Competing risks analysis for neutrophil to lymphocyte ratio as a predictor of diabetic retinopathy incidence in the Scottish population

Aravind Lathika Rajendrakumar, Simona Hapca, Anand Thakarakkattil Narayanan Nair, Yu Huang, Mehul Kumar Chourasia, Ryan Shun-Yuen Kwan, Charvi Nangia, Moneeza K. Siddiqui, Vijayaraghavan Prathiba, Shona Z. Matthew, Graham P. Leese, Viswanathan Mohan, Ewan R. Pearson, Alexander S. Doney, Colin N. A. Palmer (Lead / Corresponding author)

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3 Citations (Scopus)
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Abstract

Background: Diabetic retinopathy (DR) is a major sight-threatening microvascular complication in individuals with diabetes. Systemic inflammation combined with oxidative stress is thought to capture most of the complexities involved in the pathology of diabetic retinopathy. A high level of neutrophil–lymphocyte ratio (NLR) is an indicator of abnormal immune system activity. Current estimates of the association of NLR with diabetes and its complications are almost entirely derived from cross-sectional studies, suggesting that the nature of the reported association may be more diagnostic than prognostic. Therefore, in the present study, we examined the utility of NLR as a biomarker to predict the incidence of DR in the Scottish population.

Methods: The incidence of DR was defined as the time to the first diagnosis of R1 or above grade in the Scottish retinopathy grading scheme from type 2 diabetes diagnosis. The effect of NLR and its interactions were explored using a competing risks survival model adjusting for other risk factors and accounting for deaths. The Fine and Gray subdistribution hazard model (FGR) was used to predict the effect of NLR on the incidence of DR.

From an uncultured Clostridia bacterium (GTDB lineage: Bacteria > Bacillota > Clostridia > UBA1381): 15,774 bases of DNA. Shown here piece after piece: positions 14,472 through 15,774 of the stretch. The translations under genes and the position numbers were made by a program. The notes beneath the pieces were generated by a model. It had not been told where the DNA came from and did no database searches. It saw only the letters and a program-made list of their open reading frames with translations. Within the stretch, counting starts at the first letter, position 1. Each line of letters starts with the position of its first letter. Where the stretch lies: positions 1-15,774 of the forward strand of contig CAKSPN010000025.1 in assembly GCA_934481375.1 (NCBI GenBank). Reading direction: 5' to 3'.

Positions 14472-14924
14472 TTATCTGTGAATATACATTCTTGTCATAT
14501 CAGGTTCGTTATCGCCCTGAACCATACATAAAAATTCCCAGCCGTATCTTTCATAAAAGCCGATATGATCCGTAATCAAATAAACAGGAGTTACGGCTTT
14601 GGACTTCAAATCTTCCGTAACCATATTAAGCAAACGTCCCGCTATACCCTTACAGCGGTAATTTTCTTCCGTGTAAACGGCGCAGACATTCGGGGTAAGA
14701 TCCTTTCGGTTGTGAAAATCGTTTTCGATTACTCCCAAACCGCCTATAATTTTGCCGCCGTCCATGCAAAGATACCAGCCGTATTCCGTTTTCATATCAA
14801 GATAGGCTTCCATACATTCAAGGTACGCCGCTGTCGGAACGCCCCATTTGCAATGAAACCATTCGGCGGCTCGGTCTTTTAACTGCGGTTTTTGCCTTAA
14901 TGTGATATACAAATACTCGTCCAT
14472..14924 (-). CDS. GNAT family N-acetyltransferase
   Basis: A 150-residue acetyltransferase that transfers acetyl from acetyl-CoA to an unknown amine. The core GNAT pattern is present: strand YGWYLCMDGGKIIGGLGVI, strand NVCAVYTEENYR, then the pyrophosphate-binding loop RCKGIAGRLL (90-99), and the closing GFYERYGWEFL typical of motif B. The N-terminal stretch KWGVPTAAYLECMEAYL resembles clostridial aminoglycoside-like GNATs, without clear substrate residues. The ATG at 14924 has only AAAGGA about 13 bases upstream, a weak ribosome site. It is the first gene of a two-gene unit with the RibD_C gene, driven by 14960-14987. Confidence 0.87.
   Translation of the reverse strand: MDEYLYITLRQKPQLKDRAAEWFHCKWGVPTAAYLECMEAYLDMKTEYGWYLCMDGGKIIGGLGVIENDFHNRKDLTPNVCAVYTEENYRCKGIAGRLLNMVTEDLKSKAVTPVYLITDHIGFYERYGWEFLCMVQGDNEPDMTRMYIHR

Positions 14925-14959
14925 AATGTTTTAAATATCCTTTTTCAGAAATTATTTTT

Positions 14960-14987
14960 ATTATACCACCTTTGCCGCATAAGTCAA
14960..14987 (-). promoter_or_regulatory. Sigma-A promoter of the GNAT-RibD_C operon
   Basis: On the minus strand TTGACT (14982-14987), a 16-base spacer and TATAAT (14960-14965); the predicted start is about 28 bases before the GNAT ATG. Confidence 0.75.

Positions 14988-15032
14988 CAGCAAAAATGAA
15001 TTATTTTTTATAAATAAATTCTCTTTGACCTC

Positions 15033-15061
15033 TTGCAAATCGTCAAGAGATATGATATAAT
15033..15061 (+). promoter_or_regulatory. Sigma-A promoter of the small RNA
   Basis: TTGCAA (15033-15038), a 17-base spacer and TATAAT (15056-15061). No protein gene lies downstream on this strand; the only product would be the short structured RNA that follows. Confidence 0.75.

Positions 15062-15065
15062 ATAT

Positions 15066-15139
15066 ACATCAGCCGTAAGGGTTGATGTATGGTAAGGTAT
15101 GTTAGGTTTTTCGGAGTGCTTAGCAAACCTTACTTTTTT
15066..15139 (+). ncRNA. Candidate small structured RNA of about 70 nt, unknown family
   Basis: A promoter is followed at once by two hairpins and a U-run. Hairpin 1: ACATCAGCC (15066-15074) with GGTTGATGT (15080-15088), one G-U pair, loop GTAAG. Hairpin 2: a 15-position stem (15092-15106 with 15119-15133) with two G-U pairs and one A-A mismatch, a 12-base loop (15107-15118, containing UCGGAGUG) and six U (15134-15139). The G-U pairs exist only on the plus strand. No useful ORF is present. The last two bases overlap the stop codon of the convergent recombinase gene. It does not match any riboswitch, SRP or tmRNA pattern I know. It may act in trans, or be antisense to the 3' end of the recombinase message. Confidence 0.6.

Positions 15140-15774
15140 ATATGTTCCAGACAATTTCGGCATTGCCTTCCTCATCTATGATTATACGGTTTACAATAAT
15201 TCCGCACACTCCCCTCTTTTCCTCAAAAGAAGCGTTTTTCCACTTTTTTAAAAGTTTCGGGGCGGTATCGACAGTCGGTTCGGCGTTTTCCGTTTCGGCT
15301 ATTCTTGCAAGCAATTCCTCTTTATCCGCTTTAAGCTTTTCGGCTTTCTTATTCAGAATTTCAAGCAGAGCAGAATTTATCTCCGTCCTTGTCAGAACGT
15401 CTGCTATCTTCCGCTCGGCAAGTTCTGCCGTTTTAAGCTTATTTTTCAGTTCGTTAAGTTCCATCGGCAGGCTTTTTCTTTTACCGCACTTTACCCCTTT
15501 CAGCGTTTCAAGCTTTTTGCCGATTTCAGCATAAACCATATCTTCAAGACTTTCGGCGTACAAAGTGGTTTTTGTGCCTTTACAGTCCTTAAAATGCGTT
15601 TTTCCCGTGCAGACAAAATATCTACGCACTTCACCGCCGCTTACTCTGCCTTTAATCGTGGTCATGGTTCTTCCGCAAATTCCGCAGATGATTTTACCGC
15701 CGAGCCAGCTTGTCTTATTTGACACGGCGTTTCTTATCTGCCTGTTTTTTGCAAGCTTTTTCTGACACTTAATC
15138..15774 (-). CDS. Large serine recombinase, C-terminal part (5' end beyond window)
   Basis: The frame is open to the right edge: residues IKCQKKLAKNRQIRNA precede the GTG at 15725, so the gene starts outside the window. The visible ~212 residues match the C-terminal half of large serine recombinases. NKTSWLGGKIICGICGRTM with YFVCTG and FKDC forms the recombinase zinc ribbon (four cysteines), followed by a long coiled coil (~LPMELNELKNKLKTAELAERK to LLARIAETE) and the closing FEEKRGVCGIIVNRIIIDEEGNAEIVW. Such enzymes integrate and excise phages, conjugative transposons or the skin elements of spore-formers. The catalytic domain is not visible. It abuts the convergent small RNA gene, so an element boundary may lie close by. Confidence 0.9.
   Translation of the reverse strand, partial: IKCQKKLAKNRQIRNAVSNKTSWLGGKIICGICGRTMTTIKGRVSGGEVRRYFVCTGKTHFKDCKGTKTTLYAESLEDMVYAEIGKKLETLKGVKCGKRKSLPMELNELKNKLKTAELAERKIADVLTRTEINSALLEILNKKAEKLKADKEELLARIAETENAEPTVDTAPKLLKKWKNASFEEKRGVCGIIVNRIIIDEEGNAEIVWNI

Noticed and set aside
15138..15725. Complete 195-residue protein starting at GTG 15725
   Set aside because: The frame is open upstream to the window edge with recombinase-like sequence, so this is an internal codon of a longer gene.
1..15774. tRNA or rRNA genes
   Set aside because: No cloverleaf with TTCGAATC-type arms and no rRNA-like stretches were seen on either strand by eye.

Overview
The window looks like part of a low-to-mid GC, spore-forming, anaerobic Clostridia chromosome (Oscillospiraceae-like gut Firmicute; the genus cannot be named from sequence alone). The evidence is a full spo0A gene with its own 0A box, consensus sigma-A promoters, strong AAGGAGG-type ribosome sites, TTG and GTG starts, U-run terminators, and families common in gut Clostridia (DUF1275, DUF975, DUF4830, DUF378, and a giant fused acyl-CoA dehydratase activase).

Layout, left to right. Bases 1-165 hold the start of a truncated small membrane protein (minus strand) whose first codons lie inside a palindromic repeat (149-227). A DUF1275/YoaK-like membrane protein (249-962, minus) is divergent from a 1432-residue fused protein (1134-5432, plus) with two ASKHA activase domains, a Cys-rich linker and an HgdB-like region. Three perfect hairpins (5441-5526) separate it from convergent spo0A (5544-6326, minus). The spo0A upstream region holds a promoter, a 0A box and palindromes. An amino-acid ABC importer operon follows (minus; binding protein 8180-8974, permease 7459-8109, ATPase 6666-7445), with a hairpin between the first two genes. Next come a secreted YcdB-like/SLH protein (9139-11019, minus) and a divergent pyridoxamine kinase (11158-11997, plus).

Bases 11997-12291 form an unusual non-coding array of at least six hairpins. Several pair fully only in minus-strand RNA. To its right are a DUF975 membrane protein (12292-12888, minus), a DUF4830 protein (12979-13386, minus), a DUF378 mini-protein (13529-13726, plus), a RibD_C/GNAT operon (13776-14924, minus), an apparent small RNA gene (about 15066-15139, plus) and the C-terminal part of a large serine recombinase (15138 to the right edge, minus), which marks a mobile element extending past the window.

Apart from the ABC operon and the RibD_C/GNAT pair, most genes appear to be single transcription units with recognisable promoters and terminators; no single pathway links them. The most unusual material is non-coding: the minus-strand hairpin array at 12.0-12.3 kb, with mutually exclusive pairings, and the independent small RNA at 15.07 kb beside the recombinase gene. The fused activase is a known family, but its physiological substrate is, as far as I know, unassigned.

Results: We analysed data from 23,531 individuals with complete covariate information. At 10 years, 8416 (35.8%) had developed DR and 2989 (12.7%) were lost to competing events (death) without developing DR and 12,126 individuals did not have DR. The median (interquartile range) level of NLR was 2.04 (1.5 to 2.7). The optimal NLR cut-off value to predict retinopathy incidence was 3.04. After accounting for competing risks at 10 years, the cumulative incidence of DR and deaths without DR were 50.7% and 21.9%, respectively. NLR was associated with incident DR in both Cause-specific hazard (CSH = 1.63; 95% CI: 1.28–2.07) and FGR models the subdistribution hazard (sHR = 2.24; 95% CI: 1.70–2.94). Both age and HbA 1c were found to modulate the association between NLR and the risk of DR.

Conclusions: The current study suggests that NLR has a promising potential to predict DR incidence in the Scottish population, especially in individuals less than 65 years and in those with well-controlled glycaemic status.

Original languageEnglish
Article number304
Number of pages11
JournalBMC Medicine
Volume21
DOIs
Publication statusPublished - 10 Aug 2023

Keywords

  • Diabetic retinopathy
  • Neutrophil-Lymphocyte Ratio
  • Competing risks
  • Subdistribution hazard ratio
  • Cause-specific hazard ratio
  • Neutrophil–lymphocyte ratio

ASJC Scopus subject areas

  • General Medicine

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